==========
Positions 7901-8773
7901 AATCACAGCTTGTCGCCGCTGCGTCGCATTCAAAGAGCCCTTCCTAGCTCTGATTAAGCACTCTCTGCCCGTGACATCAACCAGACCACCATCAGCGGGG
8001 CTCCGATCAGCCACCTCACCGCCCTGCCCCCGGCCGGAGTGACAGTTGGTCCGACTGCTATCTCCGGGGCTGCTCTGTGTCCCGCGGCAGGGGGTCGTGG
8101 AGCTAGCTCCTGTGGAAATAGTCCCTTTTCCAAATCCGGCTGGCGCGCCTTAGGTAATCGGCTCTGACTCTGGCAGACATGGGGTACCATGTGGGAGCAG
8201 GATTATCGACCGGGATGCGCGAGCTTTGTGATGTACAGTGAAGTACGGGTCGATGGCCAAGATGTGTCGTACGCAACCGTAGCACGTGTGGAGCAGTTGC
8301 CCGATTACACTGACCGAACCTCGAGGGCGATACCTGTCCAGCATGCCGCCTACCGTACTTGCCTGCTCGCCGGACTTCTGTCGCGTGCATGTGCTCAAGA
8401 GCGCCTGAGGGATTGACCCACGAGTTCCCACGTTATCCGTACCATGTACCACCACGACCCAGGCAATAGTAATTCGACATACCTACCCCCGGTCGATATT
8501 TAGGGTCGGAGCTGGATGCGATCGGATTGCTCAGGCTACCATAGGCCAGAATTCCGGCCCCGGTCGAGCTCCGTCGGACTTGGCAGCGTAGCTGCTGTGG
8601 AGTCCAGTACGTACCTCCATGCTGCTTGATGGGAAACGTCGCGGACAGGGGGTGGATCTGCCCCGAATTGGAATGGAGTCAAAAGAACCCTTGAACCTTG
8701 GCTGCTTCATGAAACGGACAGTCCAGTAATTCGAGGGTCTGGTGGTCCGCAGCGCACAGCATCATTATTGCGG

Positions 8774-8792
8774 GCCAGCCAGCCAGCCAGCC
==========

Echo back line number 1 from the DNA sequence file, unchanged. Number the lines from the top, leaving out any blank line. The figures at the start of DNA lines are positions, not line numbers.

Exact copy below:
Positions 7901-8773